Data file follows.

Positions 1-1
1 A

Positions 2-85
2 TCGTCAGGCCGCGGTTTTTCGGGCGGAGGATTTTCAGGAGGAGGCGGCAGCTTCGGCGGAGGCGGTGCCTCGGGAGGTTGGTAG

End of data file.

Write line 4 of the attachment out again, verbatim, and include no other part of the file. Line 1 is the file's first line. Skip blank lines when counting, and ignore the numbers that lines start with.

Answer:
2 TCGTCAGGCCGCGGTTTTTCGGGCGGAGGATTTTCAGGAGGAGGCGGCAGCTTCGGCGGAGGCGGTGCCTCGGGAGGTTGGTAG